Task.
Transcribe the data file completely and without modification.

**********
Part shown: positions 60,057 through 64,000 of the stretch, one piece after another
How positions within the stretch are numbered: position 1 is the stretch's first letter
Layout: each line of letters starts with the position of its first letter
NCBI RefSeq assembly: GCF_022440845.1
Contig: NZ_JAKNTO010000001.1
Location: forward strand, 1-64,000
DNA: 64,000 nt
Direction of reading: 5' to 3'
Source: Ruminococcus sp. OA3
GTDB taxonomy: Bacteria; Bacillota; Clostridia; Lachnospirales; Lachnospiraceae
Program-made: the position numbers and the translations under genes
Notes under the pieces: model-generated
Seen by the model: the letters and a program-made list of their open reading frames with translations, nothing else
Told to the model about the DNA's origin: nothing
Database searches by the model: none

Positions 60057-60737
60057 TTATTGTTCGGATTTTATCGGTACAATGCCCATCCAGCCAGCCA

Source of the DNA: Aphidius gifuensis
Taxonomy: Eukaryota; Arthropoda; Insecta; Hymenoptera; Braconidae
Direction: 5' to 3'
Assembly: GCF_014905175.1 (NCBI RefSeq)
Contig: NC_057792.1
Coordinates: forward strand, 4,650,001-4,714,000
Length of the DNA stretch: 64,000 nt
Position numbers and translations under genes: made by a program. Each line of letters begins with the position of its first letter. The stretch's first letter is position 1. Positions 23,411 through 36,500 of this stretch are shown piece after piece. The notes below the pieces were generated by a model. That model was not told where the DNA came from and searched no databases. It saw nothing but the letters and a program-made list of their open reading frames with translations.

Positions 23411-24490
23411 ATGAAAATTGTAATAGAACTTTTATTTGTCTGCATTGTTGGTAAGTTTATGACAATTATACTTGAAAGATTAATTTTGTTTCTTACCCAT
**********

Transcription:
Part shown: positions 60,057 through 64,000 of the stretch, one piece after another
How positions within the stretch are numbered: position 1 is the stretch's first letter
Layout: each line of letters starts with the position of its first letter
NCBI RefSeq assembly: GCF_022440845.1
Contig: NZ_JAKNTO010000001.1
Location: forward strand, 1-64,000
DNA: 64,000 nt
Direction of reading: 5' to 3'
Source: Ruminococcus sp. OA3
GTDB taxonomy: Bacteria; Bacillota; Clostridia; Lachnospirales; Lachnospiraceae
Program-made: the position numbers and the translations under genes
Notes under the pieces: model-generated
Seen by the model: the letters and a program-made list of their open reading frames with translations, nothing else
Told to the model about the DNA's origin: nothing
Database searches by the model: none

Positions 60057-60737
60057 TTATTGTTCGGATTTTATCGGTACAATGCCCATCCAGCCAGCCA

Source of the DNA: Aphidius gifuensis
Taxonomy: Eukaryota; Arthropoda; Insecta; Hymenoptera; Braconidae
Direction: 5' to 3'
Assembly: GCF_014905175.1 (NCBI RefSeq)
Contig: NC_057792.1
Coordinates: forward strand, 4,650,001-4,714,000
Length of the DNA stretch: 64,000 nt
Position numbers and translations under genes: made by a program. Each line of letters begins with the position of its first letter. The stretch's first letter is position 1. Positions 23,411 through 36,500 of this stretch are shown piece after piece. The notes below the pieces were generated by a model. That model was not told where the DNA came from and searched no databases. It saw nothing but the letters and a program-made list of their open reading frames with translations.

Positions 23411-24490
23411 ATGAAAATTGTAATAGAACTTTTATTTGTCTGCATTGTTGGTAAGTTTATGACAATTATACTTGAAAGATTAATTTTGTTTCTTACCCAT